Your electrical system can be adversely affected if it’s not maintained during the winter months. These are two important items to keep in mind: have a well-maintained shore-side connection and ensure your inverter is not left on standby. We will look at each of these in detail and offer some simple tips to keep your electrical system safe during the colder weather.
Most boaters keep a heater on continuously throughout the colder months, but this puts a heavy strain on your AC electrical system. Your shore-side connection must be connected securely, and be free of dirt and corrosion. At full output, a typical ceramic heater draws approximately 12 amps; therefore, it takes only two heaters to almost max out your 30-amp shore-side receptacle. In comparison, during the warmer months most boats rarely exceed a 10-amp draw from their appliances (such as battery chargers); the difference is substantial. With such a high draw from your heaters, your AC shore-side receptacle needs to be in good condition so it can sustain the high current rate. With high current and a poor connection, overheating is quite likely, and this will cause a “snowball effect.” As heat increases, so does resistance, resulting in more overheating. Keep in mind that ? res do not start with flames but with heat. A bad connection can easily lead to a dangerous situation.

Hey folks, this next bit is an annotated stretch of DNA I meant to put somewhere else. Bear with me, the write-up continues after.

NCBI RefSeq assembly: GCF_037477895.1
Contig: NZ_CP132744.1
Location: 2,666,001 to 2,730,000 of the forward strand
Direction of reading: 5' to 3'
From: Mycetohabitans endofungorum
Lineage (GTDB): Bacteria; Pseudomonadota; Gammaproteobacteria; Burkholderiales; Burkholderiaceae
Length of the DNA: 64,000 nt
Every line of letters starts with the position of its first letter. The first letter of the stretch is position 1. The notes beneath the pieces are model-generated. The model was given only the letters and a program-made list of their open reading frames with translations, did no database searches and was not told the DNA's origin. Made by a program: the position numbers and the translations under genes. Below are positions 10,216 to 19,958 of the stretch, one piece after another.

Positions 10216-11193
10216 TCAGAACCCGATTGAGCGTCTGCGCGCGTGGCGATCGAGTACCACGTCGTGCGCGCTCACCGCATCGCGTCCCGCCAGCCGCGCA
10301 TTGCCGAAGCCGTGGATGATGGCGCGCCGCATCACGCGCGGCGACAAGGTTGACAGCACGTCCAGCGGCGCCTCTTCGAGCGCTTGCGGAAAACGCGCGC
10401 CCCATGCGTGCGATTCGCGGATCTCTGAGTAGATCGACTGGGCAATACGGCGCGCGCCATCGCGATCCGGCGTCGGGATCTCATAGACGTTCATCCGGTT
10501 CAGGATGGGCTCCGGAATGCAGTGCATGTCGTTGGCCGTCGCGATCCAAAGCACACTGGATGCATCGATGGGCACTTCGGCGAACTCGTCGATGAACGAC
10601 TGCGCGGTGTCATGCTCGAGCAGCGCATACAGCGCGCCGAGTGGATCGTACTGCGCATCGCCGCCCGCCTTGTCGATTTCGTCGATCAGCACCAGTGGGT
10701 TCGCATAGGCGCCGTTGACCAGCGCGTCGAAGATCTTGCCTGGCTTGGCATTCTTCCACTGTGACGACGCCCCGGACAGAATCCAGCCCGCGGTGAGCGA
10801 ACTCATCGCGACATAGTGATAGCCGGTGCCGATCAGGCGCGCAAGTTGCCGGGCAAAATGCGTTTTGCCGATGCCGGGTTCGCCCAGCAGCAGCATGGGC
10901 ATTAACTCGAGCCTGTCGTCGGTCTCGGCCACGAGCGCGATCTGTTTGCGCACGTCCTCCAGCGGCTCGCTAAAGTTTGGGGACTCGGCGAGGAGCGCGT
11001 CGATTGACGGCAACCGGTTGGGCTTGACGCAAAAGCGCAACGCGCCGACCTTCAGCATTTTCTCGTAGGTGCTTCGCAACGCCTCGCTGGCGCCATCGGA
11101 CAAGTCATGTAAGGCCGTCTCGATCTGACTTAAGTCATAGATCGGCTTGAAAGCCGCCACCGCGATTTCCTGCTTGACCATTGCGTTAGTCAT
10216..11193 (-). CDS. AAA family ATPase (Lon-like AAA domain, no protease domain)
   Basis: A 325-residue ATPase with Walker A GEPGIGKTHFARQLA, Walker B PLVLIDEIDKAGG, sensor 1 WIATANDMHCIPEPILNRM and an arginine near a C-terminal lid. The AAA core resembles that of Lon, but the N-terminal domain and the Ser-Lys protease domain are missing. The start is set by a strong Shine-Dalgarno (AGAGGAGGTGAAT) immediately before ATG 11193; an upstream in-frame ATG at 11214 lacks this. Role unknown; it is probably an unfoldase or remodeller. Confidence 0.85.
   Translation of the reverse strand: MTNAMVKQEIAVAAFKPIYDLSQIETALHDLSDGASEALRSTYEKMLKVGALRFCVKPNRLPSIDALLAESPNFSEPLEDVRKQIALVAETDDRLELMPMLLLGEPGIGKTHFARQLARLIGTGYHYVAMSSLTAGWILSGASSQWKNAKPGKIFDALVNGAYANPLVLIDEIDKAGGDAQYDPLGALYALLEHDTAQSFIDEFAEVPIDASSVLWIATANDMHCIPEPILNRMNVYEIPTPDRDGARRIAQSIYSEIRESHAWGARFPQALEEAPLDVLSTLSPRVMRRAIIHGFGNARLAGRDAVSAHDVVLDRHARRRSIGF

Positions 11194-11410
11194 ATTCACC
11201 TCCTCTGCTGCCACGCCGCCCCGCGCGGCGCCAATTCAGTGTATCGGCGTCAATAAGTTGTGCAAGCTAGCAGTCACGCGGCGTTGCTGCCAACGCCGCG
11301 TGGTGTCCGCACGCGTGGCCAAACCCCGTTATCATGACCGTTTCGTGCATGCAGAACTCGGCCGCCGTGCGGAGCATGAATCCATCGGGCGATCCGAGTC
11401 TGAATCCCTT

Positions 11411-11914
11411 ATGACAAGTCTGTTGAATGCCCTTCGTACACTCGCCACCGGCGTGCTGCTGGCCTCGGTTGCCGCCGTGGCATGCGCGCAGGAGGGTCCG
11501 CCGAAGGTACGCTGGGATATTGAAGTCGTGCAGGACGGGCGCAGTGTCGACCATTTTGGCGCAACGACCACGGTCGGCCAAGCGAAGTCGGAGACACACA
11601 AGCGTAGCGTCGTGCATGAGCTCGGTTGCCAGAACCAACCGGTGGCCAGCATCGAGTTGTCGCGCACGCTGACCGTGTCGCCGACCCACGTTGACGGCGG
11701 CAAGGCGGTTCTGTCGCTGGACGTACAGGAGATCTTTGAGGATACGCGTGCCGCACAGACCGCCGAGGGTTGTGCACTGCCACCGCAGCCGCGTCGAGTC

To avoid issues caused by overheating and to prevent damage to your electrical system, we strongly recommend you inspect your AC shore-side receptacle regularly. A few things to look for are dirt, corrosion and a loose ?fit.
Use the SmartPlug shore power connector on board your boat. There are three reasons for doing this:
Many inverters come with a standby feature for convenience, but using this during the colder months has its issues. While on standby mode, the inverter senses AC input and will start creating its own AC output the moment the AC input is lost. It is not uncommon for boats to experience an AC outage in the winter months due to bad weather, tripped breakers or accidentally disconnected shore-side connections. AC outlets powered through inverters may have many AC loads, including ceramic heaters, which are considered heavy oads. Therefore, in an AC outage, the inverter will be left to draw battery capacity to power these heavy loads, crippling the batteries within a few hours or less. This occurs far more often during the colder months when more boats in the marina are drawing power, and the likelihood of an AC outage is higher. Depleted batteries have many negative implications and cause a chain reaction—your bilge pumps will not work, alarms will not sound and depleted batteries will be damaged quickly due to the sulfating process.
Instead of leaving your inverter on standby mode and having heavy AC loads running on an inverter, it is best during the winter months to connect large AC loads to the shore-side power only. This will prevent damage to your batteries and the associated risks in the case of an AC outage.
it is advised that you take the time to visit your boat frequently and ensure your shore-side connection has a tight fit and is free of dirt and corrosion. Check that your heaters are secure and clear of clutter and make sure your inverter is not in standby mode. If you do manage to get out on your boat, enjoy all the scenery that winter boating can offer.
About the author: Jeff Cote is a systems design engineer and owner of Pacific Yacht Systems, a full service shop delivering marine electrical and navigation solutions for recreational boats. Visit their website and blog for info and articles on marine electrical systems, projects and more: www.pysystems.ca.